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0 0.5 1 1.5 2+ Mortality 68% Improvement Relative Risk Ventilation 66% Vitamin D for COVID-19  Hurst et al.  Sufficiency Are vitamin D levels associated with COVID-19 outcomes? Prospective study of 259 patients in the United Kingdom Lower mortality (p=0.005) and ventilation (p=0.004) Hurst et al., BMJ Open, October 2021 Favors vitamin D Favors control

Vitamin D insufficiency in COVID-19 and influenza A, and critical illness survivors: a cross-sectional study

Hurst et al., BMJ Open, doi:10.1136/bmjopen-2021-055435
Oct 2021  
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Vitamin D for COVID-19
8th treatment shown to reduce risk in October 2020
*, now known with p < 0.00000000001 from 120 studies, recognized in 8 countries.
No treatment is 100% effective. Protocols combine complementary and synergistic treatments. * >10% efficacy in meta analysis with ≥3 clinical studies.
4,000+ studies for 60+ treatments.
Analysis of 259 hospitalized COVID-19 patients in the UK, showing a majority of patients had vitamin D deficiency/insufficiency, which was associated with poor outcomes. Both free and total 25(OH)D were analyzed with consistent results. ISRCTN66726260.
This is the 101st of 196 COVID-19 sufficiency studies for vitamin D, which collectively show higher levels reduce risk with p<0.0000000001 (1 in 11,637 vigintillion).
risk of death, 68.4% lower, RR 0.32, p = 0.005, high D levels 68, low D levels 191, odds ratio converted to relative risk, >50nmol/l, multivariable, Supplementary Table 2, control prevalance approximated with overall prevalence.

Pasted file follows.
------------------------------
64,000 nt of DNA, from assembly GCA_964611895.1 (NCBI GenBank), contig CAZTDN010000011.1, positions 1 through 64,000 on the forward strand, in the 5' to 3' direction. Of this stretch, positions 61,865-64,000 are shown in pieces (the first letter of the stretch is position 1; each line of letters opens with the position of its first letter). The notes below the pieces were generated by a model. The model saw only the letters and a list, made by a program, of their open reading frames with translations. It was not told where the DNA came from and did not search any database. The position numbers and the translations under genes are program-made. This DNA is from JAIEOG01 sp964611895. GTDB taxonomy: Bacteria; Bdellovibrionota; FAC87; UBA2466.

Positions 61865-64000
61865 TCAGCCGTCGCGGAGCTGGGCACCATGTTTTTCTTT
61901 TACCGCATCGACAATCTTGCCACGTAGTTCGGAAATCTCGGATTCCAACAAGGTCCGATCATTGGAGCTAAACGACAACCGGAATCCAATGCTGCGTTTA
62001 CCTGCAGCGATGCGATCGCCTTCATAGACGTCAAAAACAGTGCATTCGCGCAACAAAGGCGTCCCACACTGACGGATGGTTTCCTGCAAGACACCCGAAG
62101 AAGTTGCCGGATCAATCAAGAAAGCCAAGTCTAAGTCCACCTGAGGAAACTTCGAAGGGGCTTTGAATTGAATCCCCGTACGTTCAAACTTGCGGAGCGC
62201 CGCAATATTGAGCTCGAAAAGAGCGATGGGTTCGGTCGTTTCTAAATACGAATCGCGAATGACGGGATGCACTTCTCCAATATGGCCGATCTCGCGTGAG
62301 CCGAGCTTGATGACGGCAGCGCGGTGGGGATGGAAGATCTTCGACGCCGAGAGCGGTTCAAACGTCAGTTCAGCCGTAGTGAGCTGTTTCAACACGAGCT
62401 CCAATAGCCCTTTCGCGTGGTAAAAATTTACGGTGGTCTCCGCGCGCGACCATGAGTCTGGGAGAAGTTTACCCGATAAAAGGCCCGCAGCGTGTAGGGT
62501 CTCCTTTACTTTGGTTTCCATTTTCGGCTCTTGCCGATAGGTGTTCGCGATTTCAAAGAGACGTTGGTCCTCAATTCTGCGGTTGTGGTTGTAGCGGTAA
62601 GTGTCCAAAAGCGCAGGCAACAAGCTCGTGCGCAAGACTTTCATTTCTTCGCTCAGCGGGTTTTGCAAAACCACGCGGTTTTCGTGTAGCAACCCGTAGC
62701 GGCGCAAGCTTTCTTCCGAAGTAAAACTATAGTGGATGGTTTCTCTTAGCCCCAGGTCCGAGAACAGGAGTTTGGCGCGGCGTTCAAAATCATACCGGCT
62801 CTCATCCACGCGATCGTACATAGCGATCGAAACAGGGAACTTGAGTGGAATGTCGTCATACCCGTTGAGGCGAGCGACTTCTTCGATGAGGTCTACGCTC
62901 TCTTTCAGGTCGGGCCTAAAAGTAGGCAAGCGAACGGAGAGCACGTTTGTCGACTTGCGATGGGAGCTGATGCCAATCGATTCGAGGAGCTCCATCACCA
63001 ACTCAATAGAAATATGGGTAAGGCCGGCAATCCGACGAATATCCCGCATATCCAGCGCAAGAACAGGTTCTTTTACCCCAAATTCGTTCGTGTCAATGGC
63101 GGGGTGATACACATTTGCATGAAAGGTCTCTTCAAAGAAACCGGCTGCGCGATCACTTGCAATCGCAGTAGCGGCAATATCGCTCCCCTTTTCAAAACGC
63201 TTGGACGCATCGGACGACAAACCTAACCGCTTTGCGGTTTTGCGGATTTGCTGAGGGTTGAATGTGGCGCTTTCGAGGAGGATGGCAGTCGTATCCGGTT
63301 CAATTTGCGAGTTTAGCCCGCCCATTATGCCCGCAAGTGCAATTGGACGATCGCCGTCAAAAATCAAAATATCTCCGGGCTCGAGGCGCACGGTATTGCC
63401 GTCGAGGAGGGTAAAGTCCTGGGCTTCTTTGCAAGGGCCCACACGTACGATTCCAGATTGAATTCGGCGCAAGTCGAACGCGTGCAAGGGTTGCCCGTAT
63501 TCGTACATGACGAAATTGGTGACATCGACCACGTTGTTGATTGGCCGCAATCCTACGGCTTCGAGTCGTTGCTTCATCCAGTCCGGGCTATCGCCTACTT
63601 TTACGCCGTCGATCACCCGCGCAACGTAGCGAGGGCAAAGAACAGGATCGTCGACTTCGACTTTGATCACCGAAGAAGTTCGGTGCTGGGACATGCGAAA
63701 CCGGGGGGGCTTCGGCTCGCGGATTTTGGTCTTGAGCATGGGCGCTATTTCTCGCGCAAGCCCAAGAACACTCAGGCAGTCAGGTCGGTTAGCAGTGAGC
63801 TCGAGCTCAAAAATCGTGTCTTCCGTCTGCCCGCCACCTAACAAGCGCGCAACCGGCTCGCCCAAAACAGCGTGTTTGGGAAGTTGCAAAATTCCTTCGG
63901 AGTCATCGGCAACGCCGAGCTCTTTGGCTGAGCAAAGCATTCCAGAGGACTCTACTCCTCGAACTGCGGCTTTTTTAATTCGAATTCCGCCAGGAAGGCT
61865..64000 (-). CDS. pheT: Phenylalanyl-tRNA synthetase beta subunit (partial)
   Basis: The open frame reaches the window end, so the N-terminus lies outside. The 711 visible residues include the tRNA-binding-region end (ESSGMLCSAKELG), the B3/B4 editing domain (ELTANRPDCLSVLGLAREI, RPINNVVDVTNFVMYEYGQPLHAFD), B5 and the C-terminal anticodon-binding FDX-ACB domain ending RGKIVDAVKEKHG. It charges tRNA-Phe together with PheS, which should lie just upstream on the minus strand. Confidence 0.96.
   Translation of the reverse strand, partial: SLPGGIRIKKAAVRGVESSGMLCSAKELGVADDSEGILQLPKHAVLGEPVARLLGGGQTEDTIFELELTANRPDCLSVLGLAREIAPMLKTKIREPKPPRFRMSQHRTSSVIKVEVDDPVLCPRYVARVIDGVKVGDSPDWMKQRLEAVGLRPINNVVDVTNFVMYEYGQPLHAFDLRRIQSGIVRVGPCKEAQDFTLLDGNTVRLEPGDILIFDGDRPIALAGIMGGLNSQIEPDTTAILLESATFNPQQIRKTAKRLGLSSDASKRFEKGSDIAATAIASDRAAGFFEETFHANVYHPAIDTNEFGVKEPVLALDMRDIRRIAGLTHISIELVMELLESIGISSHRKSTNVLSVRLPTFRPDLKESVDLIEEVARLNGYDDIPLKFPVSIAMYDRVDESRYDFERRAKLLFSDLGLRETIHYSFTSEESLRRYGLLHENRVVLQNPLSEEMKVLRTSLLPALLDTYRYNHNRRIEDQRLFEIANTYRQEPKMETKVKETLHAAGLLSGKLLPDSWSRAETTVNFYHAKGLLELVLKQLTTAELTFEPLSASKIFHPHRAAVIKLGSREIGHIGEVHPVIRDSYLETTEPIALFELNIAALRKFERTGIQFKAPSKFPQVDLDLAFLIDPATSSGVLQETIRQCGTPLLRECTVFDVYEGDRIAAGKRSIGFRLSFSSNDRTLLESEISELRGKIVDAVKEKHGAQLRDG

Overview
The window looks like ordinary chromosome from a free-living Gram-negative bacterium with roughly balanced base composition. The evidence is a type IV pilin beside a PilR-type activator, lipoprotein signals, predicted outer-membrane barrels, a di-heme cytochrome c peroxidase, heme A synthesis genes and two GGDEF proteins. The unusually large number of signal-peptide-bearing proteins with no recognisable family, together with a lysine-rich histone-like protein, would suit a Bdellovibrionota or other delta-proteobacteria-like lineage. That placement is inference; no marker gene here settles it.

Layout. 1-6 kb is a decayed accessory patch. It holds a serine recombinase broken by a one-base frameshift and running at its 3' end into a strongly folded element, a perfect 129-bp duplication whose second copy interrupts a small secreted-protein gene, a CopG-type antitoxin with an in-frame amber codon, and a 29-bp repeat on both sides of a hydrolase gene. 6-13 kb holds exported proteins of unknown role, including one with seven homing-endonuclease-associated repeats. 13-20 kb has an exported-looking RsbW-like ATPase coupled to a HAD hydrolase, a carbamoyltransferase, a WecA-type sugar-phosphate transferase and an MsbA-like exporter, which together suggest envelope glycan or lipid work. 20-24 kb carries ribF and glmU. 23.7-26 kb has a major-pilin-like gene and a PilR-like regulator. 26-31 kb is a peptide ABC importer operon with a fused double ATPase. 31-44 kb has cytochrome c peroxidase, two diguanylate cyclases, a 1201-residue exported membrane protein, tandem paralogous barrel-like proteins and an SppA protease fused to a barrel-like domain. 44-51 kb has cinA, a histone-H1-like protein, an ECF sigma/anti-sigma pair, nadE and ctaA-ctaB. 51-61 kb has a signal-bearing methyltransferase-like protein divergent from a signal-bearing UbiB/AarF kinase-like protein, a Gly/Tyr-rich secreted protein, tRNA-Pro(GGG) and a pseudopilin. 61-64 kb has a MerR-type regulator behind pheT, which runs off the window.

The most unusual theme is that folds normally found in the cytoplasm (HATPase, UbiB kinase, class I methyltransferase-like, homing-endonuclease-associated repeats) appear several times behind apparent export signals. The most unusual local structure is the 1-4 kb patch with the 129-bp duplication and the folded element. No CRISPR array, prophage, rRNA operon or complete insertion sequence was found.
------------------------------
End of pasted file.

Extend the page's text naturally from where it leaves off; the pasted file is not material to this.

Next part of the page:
risk of mechanical ventilation, 66.0% lower, RR 0.34, p = 0.004, high D levels 6 of 68 (8.8%), low D levels 61 of 191 (31.9%), NNT 4.3, odds ratio converted to relative risk, >50nmol/l, multivariable, Supplementary Table 2.
Effect extraction follows pre-specified rules prioritizing more serious outcomes. Submit updates
Hurst et al., 22 Oct 2021, prospective, United Kingdom, peer-reviewed, 23 authors.
This PaperVitamin DAll
Vitamin D insufficiency in COVID-19 and influenza A, and critical illness survivors: a cross-sectional study
Emma A Hurst, Richard J Mellanby, Ian Handel, David M Griffith, Adriano G Rossi, Timothy S Walsh, Manu Shankar-Hari, Jake Dunning, Natalie Z Homer, Scott G Denham, Kerri Devine, Paul A Holloway, Shona C Moore, Ryan S Thwaites, Romit J Samanta, Charlotte Summers, Hayley E Hardwick, Wilna Oosthuyzen, Lance Turtle, Malcolm G Semple, Peter J M Openshaw, J Kenneth Baillie, Dr Clark D Russell
BMJ Open, doi:10.1136/bmjopen-2021-055435